Yep. So we had put together a proposal and were selected by that, you know, large group of people that were focused on that project and, and just started going, going from there, basically, with project development and fundraising. fundraising was a big part of that project, because the project had received earmark funds from the federal government, which don’t really come available anymore like they did, which is unfortunate because that’s a really great way to get some projects done. But they had, that project had received those funds and it wasn’t enough, basically. So we we started, we made little strides and little projects here and there to gain momentum, and just continued to fundraise and fundraise and fundraise all the way through until we had enough money to finish the bridge.

Kate Tindall
And you were working with a lot of team members, right? For example, you have the uh, tell me if I’m wrong, but the Iowa Natural History Foundation, is that right?

Brenna Fall
The Iowa Natural Heritage Foundation. They played a key role in that project because what they can do is, when a railroad abandons a railroad grade or rail banks, a railroad grade in this case, the Iowa Natural Heritage Foundation can come in and purchase that right of way from them, when the communities may not be able to do that in a timely manner with the funds that are available at the time, so they can come in, kind of reserve that right of way, and then at a later time, when the local jurisdictions have been able to gather the funds necessary, then can purchase it from the Iowa Natural Heritage Foundation. And they played a key role, really all the way through the project, not only with that right of way acquisition, but project management, you know, they helped with a lot of the fundraising efforts, public outreach, things like that. So they were they were key throughout the whole project.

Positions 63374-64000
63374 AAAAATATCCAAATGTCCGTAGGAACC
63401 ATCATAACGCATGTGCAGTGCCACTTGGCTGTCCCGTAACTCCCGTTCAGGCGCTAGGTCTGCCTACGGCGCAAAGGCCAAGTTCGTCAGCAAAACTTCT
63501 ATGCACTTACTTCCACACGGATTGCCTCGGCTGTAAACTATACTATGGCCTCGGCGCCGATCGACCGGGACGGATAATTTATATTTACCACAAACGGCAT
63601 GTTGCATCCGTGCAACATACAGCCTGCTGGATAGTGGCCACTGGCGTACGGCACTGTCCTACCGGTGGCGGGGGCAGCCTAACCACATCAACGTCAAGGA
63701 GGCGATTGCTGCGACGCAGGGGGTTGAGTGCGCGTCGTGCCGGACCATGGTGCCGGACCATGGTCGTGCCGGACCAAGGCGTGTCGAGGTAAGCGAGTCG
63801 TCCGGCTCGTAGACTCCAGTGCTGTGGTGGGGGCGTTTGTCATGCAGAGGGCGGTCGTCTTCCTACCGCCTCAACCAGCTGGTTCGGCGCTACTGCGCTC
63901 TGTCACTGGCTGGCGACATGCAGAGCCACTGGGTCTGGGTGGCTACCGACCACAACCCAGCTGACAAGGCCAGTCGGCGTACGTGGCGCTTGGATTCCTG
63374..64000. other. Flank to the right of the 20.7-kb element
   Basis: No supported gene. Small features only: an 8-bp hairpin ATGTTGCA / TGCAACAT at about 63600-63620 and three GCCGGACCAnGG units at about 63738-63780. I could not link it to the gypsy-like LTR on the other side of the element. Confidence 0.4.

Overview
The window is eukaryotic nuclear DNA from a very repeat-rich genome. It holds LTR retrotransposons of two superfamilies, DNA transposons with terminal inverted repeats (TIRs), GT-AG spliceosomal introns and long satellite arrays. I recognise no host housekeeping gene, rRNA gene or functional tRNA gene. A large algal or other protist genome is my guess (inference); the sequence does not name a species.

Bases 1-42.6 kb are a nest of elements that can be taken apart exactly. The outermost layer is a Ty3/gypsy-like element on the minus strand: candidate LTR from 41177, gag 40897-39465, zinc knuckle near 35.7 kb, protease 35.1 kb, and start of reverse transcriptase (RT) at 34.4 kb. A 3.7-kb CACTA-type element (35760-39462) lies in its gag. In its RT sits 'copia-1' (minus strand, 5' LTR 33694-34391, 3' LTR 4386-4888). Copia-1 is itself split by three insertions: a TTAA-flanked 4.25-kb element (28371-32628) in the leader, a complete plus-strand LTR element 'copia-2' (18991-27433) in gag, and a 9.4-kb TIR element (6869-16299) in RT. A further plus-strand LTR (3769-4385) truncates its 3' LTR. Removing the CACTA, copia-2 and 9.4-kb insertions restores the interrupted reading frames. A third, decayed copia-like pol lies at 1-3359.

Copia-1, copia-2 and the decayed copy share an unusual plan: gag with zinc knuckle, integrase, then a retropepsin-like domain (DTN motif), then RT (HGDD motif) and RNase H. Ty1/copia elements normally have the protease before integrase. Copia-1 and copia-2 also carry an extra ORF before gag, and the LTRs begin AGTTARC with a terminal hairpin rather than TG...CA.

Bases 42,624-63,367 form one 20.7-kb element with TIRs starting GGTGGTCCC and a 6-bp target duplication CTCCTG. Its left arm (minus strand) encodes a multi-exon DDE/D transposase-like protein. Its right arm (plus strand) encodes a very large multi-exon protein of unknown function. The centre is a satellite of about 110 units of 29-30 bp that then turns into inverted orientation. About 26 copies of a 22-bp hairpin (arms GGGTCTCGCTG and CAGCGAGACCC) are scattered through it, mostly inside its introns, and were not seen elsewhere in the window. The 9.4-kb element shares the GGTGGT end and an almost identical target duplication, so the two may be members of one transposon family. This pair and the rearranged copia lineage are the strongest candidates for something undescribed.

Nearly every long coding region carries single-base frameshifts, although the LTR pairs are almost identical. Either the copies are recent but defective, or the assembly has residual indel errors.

Kate Tindall
Right. And leading into that question or leading maybe out of that question. So the INHF was a very important and helping with this, but there were lots of team players, because it was a large project.

Brenna Fall
It’s very large.

Kate Tindall
Talk to me a little bit about the unique portions of the project, or maybe some of the possible challenges that was presented by this monumental project.

Brenna Fall